A source familiar with the meeting told CNN's Jake Tapper the President did not refer to Haiti as a "s***hole" country but Trump did ask why the U.S. needs more Haitians and pushed to "take them out" of the deal. "I've always believed that America is an idea, not definied by its people but by its ideals".
The president made the shocking remark Thursday during a bi-partisan meeting at The White House on immigration.
He also allegedly asked why the country needed more immigrants from Haiti, and said to "take them out".
Lemon expressed his unsurprised disgust at Trump, reiterating his numerous racist statements and actions, from calling Mexicans "rapists" to defending neo-Nazis in Charlottesville to saying all Haitians have AIDS. Dick Durbin, who was present at the meeting, later affirmed that Trump used this exact language.
"He said these hate-filled things and he said them repeatedly", Durbin said.
"Apart from the vocabulary attributed to him, President Trump is right on target in his sentiment", Jeffress said in a statement, first released to the Christian Broadcasting Network and later shared with FOX4.
'I appreciate Senator Durbin's statements and have enjoyed working with him and many others on this important issue. "The President and all those attending the meeting know what I said and how I feel", Graham said in a statement. "Do we need more Haitians?'"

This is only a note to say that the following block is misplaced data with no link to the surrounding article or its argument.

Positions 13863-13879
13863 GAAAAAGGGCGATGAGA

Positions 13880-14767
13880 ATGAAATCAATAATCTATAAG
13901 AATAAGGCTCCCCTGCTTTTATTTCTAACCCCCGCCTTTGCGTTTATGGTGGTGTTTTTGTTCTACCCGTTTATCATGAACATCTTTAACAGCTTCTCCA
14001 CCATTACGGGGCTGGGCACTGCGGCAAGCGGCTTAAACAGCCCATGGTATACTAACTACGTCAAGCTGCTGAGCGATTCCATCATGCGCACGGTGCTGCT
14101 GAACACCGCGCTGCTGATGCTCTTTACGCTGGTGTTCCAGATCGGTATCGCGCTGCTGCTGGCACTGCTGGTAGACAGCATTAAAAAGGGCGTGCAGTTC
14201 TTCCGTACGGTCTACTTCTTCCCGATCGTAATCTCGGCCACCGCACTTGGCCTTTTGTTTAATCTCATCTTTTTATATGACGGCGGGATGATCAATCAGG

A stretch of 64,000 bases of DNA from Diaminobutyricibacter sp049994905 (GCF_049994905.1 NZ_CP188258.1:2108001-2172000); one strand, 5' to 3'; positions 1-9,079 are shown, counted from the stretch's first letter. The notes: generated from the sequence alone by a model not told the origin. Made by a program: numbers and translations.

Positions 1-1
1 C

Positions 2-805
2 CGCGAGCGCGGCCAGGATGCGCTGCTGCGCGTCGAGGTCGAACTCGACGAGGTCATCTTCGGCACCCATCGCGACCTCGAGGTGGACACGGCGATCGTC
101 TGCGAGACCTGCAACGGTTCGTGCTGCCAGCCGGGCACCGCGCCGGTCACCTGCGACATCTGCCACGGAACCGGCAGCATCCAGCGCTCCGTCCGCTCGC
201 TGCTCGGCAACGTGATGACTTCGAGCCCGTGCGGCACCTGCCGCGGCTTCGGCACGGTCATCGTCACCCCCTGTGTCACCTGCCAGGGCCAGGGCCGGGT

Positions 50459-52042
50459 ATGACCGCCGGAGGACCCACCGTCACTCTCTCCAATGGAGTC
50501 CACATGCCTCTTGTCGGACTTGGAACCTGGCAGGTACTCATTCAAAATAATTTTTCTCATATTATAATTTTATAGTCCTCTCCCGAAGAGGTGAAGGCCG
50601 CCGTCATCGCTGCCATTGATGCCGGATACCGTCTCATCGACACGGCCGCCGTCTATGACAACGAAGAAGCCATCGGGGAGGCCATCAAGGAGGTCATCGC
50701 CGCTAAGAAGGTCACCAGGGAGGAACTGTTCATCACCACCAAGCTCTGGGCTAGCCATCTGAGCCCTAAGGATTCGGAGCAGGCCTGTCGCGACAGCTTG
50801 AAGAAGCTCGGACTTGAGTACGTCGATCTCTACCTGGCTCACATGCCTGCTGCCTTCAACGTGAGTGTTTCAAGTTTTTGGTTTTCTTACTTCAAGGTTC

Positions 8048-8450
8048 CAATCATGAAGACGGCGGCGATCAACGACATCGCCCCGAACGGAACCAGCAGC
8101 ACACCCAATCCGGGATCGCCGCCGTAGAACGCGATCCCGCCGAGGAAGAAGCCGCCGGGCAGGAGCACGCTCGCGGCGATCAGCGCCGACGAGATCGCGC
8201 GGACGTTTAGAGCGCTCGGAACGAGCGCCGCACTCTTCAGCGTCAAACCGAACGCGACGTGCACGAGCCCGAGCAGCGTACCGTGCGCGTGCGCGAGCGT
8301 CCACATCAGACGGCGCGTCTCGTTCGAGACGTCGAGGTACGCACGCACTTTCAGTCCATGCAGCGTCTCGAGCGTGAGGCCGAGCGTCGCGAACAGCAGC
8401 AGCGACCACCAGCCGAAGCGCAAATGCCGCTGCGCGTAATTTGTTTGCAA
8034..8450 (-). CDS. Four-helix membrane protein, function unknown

In 2015, there were 676,000 Haitian immigrants in the United States, up from 587,000 in 2010, accounting for less than 2 percent of the US foreign-born population, according to the Washington based Migration Policy Institute.
"The problem is that the story is actually about the words", says Andrew Seaman, ethics committee chair of the Society of Professional Journalists. But neither he nor the White House disputed the most controversial of his remarks: using the word "s***hole" to describe Africa nations and saying he would prefer immigrants from countries like Norway instead.
Mia Love of Utah, the daughter of Haitian immigrants, said President Donald Trump's aleged comments questioning why Haitian, Salvadoran and African immigrants from "s***hole" countries should be protected in immigration legislation are "unkind, divisive, elitist and fly in the face of our nation's values".
President Donald Trump says "this was not the language used" after reports that he referred to "shithole" African nations in a meeting. "I've not read one of them that's inaccurate". Major American media figures have called the comments racist.
Republican Senator Tom Cotton and Republican Representative Bob Goodlatte were both there, as was White House aide Stephen Miller, a proponent of severely limiting immigration.